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AS anyone who has seen him perform will know, punk pioneer Iggy Pop can be a bit scary. Now he’s hoping to be even scarier on the big screen, playing the villain in The Sandman, the latest film by Italian horror director Dario Argento. Pop is set to play the title character, a murderer, in what is described as a Christmas horror classic. Only problem is the film is seeking funds through crowd-funding site Indiegogo and as we went to press was still a little short of the target. The funding campaign closes this weekend. There’s a rather amusing plea from the Stooges frontman if you care to have a look on the Indiegogo website. WHILE we’re on the subject of filmmakers, there’s a lot of music and fanfare going on around the work of celebrated US director David Lynch at present, not least in Australia. It was announced this week that In Dreams: David Lynch
Revisited, a show featuring the music from Lynch’s film and TV career, is to open in Sydney and Melbourne next March. The show stars Melbourne singer Sophia Brous, who was part of the ensemble cast when the musical tribute, directed by David Coulter, made its debut at London’s Barbican Centre in June. Also in the line-up are former Bad Seed Mick Harvey, Japanese duo Cibo Matto and Irish singer Camille O’Sullivan.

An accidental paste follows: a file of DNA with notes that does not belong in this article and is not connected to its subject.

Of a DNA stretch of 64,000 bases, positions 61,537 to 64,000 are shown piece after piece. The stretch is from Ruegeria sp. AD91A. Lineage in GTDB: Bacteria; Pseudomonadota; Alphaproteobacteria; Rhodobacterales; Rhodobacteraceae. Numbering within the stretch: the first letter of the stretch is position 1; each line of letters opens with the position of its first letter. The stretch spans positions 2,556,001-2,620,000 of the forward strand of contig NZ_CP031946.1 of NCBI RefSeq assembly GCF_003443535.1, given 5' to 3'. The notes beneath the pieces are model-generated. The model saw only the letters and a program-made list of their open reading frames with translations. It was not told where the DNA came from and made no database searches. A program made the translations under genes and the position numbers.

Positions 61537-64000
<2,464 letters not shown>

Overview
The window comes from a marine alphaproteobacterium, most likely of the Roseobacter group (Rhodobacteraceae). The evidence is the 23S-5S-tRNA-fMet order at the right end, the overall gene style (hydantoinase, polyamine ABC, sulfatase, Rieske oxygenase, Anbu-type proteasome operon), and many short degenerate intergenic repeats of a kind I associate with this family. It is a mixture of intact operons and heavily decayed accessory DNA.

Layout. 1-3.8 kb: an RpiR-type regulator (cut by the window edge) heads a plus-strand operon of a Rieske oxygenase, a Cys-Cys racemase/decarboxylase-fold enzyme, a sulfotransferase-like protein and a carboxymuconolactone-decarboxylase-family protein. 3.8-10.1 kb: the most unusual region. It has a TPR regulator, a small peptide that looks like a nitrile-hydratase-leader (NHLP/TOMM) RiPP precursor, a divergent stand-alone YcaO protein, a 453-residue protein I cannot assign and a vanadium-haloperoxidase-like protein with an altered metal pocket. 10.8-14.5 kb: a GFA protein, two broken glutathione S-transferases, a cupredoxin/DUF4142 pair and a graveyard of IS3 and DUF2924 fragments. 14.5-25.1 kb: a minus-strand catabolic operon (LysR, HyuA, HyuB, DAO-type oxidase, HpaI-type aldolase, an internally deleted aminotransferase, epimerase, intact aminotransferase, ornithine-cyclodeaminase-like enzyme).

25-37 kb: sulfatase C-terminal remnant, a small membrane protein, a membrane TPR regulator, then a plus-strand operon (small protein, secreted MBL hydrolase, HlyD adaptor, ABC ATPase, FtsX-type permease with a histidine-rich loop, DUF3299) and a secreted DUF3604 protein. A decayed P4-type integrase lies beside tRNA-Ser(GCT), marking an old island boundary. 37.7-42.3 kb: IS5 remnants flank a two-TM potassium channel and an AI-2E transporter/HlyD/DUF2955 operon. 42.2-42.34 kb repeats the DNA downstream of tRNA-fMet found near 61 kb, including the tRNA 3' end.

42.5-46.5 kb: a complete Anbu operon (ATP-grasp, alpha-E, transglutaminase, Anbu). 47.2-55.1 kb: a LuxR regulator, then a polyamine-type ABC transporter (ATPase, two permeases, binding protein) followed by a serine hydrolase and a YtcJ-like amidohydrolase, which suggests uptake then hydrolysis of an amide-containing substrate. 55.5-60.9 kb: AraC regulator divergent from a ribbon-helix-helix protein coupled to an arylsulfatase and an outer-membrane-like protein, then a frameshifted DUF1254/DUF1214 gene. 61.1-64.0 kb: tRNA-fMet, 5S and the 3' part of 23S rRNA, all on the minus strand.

THE In Dreams project is part of Sydney Opera House’s Music in the House program, a line-up that also includes Sinead O’Connor, Scottish soundscapers Mogwai and Neneh Cherry. Those three artists were also in the music roster for next year’s Perth Festival, the program for which was announced on Wednesday. Joining them in Western Australia between February 13 and March 7 will be Rufus Wainwright, Chet Faker, London Grammar, Spoon, Bombino and J Mascis. THIS week’s Melbourne Cup prompted sadness and raised questions about the safety of the sport. A milder concern is why ageing English pop stars are allowed to hold the coveted trophy, as were Spandau Ballet on Tuesday. They’re coming here to tour in May.